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like Woody Guthrie or Loudon Wainwright or Lyle Lovett, urban folk singer/songwriter
Prine has always skillfully walked the thin line between satirist and
clown, bard and minstrel - deftly inserting bitter truths, biting humor, and
scarifying visions into gentle - even tender - folks songs. His little holiday
John Prine Christmas (Oh Boy! Records, 1993), is much in the same vein,
full of sardonic asides in a season known for its sentimentality. This is certainly
not a bad thing - given Scrooge or Santa, I'll choose Ebenezer every time.
But, Prine's thin veil of sincerity isn't made less opaque by the fact that
his Christmas feast
seems more like Thanksgiving leftovers, more an odds-and-sods offering to his
devoted fans than a genuine celebration of the season. Strictly speaking, none
of these recordings have appeared on an album before, but the CD is just eight
tracks long, with nearly all the songs recycled from
That doesn't make A
John Prine Christmas a bad record - in fact, I like it quite a bit - but
it dulls its impact. That said, two of the songs represent Prine at his best:
dry, sweet, and tuneful. "Everything Is Cool" first surfaced in
less developed form on The
Missing Years (1991), and it may (or may not) speak to the redemptive
power of the holiday. "Just before last Christmas my baby went away," recalls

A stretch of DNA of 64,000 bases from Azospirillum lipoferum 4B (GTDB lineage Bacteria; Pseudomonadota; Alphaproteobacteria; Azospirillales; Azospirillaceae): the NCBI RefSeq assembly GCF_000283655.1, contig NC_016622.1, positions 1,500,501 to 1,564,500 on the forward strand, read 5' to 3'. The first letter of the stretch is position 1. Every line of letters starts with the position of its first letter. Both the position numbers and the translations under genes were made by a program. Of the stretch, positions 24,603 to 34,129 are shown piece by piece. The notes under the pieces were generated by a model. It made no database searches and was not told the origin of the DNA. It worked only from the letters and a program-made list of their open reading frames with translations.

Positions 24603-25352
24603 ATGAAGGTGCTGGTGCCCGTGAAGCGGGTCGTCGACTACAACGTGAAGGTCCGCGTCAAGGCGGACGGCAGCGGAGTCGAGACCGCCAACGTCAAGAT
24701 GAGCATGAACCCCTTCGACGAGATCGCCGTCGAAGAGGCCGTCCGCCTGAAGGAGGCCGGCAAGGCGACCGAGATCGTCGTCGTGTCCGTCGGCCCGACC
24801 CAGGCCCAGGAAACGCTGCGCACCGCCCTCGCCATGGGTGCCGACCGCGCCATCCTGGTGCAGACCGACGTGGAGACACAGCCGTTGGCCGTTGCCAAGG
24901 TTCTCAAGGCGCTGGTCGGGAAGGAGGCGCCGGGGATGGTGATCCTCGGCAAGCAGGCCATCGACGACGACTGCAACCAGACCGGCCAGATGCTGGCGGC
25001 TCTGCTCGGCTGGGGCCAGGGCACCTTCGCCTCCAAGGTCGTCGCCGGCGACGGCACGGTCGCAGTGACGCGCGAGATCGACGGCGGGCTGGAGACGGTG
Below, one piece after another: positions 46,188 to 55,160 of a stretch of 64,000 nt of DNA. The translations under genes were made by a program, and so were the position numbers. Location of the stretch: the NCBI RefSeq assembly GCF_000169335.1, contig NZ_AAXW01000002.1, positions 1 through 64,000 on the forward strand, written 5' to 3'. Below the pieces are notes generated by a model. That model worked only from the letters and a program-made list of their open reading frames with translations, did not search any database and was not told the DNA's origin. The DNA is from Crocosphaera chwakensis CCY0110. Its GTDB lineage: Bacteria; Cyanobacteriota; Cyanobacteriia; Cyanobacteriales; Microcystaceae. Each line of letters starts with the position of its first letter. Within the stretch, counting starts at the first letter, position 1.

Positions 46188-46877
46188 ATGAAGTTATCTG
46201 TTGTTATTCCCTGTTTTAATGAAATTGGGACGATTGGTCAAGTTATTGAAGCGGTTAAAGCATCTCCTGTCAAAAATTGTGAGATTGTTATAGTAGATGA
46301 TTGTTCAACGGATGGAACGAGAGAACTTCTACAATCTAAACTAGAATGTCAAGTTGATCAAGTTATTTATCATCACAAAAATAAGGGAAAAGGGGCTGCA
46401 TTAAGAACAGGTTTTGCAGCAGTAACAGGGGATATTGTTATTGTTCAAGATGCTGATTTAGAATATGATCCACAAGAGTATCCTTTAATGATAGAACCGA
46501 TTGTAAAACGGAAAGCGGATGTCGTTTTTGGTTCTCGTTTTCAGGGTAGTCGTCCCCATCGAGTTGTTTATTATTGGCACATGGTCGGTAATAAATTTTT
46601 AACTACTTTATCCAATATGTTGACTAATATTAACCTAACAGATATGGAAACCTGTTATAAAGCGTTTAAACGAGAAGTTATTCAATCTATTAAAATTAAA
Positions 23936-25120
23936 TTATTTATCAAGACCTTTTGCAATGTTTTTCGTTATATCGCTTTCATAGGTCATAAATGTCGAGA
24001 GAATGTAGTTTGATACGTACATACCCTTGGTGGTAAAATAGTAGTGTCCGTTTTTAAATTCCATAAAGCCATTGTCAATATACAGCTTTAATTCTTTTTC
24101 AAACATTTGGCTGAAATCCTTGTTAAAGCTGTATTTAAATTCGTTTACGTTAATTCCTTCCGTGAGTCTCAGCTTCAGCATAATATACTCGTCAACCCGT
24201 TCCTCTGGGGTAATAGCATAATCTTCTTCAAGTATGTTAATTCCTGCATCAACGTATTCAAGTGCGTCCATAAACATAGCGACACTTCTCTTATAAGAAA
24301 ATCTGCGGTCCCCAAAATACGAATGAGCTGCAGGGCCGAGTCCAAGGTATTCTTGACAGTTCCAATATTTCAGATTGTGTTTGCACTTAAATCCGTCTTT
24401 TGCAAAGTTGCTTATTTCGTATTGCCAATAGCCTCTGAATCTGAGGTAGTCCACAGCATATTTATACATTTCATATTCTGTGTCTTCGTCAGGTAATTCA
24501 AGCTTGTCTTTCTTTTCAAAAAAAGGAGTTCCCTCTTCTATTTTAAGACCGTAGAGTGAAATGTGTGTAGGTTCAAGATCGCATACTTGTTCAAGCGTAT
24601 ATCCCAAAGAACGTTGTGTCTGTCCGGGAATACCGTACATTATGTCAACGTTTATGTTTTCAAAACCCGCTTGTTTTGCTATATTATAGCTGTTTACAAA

Prine dryly before noting, "God sent me an angel
to chase away my blues." Much sweeter is "Silent Night All Day
entirely new song drenched in nostalgia:
We held hands and stared at the lights on the tree,
As if Christmas was invented for you and for me.
When the angel on the treetop requested a song,
We sang 'Silent Night' all day long.
Thankfully, we also get "Christmas In Prison," Prine's dark yule
epistle to the woman who haunts a lonely inmate. "She reminds me of
a chess game with someone I admire," Prine quotes, adding sorrowfully, "I
dream of her always, even when I don't dream." A
John Prine Christmas includes a spare live version of the song; the
superior, original recording appears on Sweet
Revenge (1973) and Great
Days: The John Prine Anthology (1993).
Only three songs on A
John Prine Christmas qualify as remotely traditional, and the first two were
pulled from the red vinyl, 7-inch single Prine used to launch his Oh Boy! label
in 1984. Prine gives "Silver Bells" a lovely, Dylanesque reading, then
romps through "I Saw Mommy Kissing Santa Claus" with mischievous glee
(using an arrangement lifted by John Mellencamp for his 1987 version on A
Very Special Christmas). The third track, "A John Prine Christmas," is a
rambling soliloquy set to music.
That leaves new live versions of "If You Were The Woman And I Was The
and "All The Best" - both excellent songs, neither of which have
anything to do with Christmas. Prine first recorded the former with the Cowboy
Junkies on their 1992 LP Black
Eyed Man. The latter originates from the soundtrack to Falling
a 1992 film to which Prine
lent his musical and dramatic talents.
"Man, oh man, I sure love Christmas," Prine exclaims at one point. The little
boy on the cover (John, age 3) sure did, and the adult who recorded A
John Prine Christmas seems to still feel
that way. The album is a modest gift, for sure, but it is a gift from the heart.
- Christmas In Prison
Everything Is Cool (1993)
I Saw Mommy Kissing Santa Claus (1984)
Silent Night All Day Long (1993)
Silver Bells (1984)
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